As we watched and asked many questions, we have learned that almost all the food is purchased at the markets.  We are told that it is faster & easier to go to the market rather than trying to get it from the people since life is so busy.  I do understand being busy; Yet, I feel this causes two issues: first it cost more for food. Secondly, the opportunity to help the people on the street is missed. 
When we traveled to Codes de Fer, we were able to feed more people with less money.  In my thinking this just doesn’t make sense. The difference is where the purchases are made.  Many Americans are criticized for the method they use to help the people. It is said at times that it hurts the people rather than helping them.  It was for this reason, we thought it was best to let the church make the food purchases to feed the people during the conferences.  The people did get fed, which was the objective; however, I find that I am disappointed that more people weren’t helped by making the purchase from the people.  In one effort it is not possible to change a mindset. Many feel it is not a meal if they do not have beans and rice. For those even a King’s table would not be appreciated. Yet little by little it is possible to try different methods to accomplish the same end goal making resources expand.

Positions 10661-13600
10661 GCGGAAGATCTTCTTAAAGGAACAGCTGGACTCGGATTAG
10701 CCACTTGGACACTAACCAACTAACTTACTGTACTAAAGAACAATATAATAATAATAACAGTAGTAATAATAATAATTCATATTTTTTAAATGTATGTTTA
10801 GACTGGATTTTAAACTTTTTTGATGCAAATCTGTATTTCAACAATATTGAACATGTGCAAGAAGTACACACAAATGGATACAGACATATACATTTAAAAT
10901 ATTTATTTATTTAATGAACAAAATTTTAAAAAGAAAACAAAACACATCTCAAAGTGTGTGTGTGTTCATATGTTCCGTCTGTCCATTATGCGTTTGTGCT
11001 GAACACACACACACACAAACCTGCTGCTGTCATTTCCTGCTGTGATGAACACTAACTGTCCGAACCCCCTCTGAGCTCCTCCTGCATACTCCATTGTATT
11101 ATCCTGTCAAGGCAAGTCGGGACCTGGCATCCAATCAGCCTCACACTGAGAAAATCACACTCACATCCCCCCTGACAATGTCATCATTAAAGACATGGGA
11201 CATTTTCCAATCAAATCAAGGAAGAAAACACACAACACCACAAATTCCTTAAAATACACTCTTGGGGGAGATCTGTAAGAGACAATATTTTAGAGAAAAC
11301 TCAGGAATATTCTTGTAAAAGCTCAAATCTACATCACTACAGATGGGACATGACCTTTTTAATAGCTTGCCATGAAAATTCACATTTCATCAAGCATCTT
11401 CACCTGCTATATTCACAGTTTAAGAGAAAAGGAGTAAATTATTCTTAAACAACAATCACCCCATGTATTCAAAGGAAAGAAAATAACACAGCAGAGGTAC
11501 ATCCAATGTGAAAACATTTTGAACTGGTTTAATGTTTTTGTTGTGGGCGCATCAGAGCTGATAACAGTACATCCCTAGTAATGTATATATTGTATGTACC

We may not always make the best choices on everything that we do, but as we will learn from our experiences we can grow making sure that it is done differently should the Lord bring us to Haiti again.
Additional thoughts from Denver:
Communication and understanding open the door for integrity and trust. When a person feels something is not being done the best way it is the right time to dig deeper to learn how both parties see the picture. 
Clarifying communication builds trust and trust builds ownership of integrity. Mystery causes confusion and distrust. We have had minutes when we questioned motives and actions during this trip. Yet each time we pursued the understanding and made sure that we were on the same page together. Now that we are about to leave this group of people and our hosts we have established a connection that has been successful and we know the heart of those we are dealing with. The Lord has placed before us  a New Project that Stacey & I have developed that we are praying about to help one of the communities we have preached at. We know this is a group that we can trust to do what we have before us. We will share more about this with you in the days ahead.      

Sunday, November 17, 2013

The church from Duvier, Haiti

This morning we preached at a church in the community of Duvier, Haiti. Remnants of walls and foundation remain from the church building that once stood but was destroyed by the earthquake.

While most people just left in frustration, a couple dozen people remain including two of the women who originally founded the church 30 years ago and a number of children.